We believe our employment relationship should be perfectly balanced. In a perfect theoretical world, this should be how it works. But this is, dare I say, never the case in real life. Someone is always receiving a little (or a lot) more than the other party in an employment situation. You are almost certainly thinking, “get to the point already,” so I will.
Like in the discipline of marketing, there are big job search myths about the employer/employee relationship. Let’s debunk them here!
Job Search Myth #1: One Size Fits All
Do you ever find yourself thinking, “I wish I could work for company X, Y or Z? If I worked there, all of my current employment problems would melt away.”? Well, I don’t believe that perfection in employment (or marketing exchange) is possible. I have to remind myself that there are no perfect jobs, at best there are near perfect employment matches.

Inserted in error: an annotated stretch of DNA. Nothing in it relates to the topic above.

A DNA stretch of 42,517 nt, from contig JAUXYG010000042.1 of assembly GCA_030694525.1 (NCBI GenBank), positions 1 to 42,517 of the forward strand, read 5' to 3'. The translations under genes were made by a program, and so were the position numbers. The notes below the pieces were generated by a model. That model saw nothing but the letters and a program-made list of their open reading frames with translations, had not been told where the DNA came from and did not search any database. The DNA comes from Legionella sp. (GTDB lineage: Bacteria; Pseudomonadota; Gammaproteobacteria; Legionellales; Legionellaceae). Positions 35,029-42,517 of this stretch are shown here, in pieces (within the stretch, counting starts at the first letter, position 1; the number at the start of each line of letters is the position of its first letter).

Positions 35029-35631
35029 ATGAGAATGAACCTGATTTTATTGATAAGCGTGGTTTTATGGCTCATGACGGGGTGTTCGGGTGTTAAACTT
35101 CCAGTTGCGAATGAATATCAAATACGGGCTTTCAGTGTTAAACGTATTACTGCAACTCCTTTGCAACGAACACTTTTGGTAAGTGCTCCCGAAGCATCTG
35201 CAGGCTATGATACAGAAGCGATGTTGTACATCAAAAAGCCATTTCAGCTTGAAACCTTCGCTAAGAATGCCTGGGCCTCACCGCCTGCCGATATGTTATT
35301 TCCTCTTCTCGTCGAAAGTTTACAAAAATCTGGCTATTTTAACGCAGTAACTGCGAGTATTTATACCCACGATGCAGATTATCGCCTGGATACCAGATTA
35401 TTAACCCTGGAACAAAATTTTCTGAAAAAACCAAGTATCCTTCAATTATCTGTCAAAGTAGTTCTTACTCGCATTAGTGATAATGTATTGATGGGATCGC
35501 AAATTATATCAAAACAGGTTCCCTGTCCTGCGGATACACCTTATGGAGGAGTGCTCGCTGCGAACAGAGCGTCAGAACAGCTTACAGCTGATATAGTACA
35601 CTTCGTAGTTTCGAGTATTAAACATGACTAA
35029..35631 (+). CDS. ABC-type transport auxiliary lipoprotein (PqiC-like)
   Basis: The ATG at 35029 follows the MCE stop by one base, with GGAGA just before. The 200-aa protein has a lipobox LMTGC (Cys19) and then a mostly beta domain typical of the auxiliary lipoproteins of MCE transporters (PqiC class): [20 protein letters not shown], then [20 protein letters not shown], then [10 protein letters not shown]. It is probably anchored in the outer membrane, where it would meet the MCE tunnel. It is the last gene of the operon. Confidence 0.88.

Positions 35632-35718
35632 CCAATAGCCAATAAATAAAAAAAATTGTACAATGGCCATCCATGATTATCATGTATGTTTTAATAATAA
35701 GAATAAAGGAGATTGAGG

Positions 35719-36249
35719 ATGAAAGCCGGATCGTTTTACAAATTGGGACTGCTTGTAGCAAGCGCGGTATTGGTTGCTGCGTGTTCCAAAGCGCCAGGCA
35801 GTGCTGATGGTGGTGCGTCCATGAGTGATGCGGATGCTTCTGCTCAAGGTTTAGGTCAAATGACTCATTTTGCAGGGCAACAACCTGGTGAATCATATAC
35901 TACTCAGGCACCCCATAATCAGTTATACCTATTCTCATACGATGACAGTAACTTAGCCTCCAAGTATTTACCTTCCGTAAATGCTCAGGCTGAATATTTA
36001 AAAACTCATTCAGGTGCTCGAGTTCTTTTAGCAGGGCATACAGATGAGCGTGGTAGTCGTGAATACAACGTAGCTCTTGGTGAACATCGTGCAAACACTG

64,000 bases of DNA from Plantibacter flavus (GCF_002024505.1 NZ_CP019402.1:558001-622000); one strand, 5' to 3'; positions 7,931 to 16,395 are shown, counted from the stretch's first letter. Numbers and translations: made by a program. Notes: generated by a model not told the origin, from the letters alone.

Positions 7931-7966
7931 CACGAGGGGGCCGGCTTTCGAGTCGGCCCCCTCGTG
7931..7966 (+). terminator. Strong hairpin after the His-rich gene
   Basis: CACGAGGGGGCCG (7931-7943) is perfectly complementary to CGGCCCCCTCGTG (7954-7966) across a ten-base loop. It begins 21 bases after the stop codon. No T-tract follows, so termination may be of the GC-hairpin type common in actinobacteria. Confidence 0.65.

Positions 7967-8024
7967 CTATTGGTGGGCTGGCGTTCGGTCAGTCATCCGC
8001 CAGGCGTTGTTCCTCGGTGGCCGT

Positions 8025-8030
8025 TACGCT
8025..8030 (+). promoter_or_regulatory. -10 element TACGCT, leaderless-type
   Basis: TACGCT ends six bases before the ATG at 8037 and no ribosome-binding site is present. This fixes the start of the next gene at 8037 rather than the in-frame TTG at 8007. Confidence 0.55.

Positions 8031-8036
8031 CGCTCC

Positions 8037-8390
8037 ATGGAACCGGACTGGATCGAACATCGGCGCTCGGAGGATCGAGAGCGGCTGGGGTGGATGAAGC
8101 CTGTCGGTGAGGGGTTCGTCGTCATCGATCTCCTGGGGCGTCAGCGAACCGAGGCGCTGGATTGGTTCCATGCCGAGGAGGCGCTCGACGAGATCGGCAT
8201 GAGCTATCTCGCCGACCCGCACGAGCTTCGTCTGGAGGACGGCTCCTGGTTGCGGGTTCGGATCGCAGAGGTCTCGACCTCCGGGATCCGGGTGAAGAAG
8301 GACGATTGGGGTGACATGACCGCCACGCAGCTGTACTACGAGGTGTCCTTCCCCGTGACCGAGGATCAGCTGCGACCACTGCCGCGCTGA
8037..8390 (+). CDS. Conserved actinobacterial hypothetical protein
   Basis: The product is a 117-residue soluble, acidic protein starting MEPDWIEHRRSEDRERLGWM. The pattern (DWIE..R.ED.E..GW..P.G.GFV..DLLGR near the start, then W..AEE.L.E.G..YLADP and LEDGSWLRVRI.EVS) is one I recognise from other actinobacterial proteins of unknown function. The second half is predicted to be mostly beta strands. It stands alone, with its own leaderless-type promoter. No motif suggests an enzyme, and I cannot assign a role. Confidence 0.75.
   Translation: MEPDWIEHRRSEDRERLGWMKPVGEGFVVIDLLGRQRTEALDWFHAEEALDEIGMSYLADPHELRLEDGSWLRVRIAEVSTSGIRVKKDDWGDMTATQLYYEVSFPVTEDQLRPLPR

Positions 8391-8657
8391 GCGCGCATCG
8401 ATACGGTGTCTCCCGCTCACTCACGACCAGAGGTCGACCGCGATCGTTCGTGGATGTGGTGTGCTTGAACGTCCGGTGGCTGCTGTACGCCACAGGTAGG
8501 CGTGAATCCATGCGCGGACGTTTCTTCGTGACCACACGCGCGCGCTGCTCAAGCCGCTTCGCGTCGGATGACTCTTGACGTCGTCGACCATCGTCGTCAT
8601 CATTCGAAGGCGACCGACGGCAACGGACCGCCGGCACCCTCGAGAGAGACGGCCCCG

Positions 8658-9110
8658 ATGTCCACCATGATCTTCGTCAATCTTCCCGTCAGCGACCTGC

It might be useful to compare this to a new car purchase. Is there a perfect car for everyone? I think we can agree the answer to that question is no. The same logic can be applied to the “dream job.” The lesson here is there is no universally applicable dream job, don’t trick yourself into thinking there is one. Seeming perfection can poison how we view our current work situations by comparing our current reality with a reality we haven’t actually experienced. I have to remind myself to stop comparing my job to another where I have never worked. I’ve never driven a Lamborghini, so I might not even like driving one, same goes for working at that “dream job”.
Job Search Myth #2: Job Descriptions Are 100% Accurate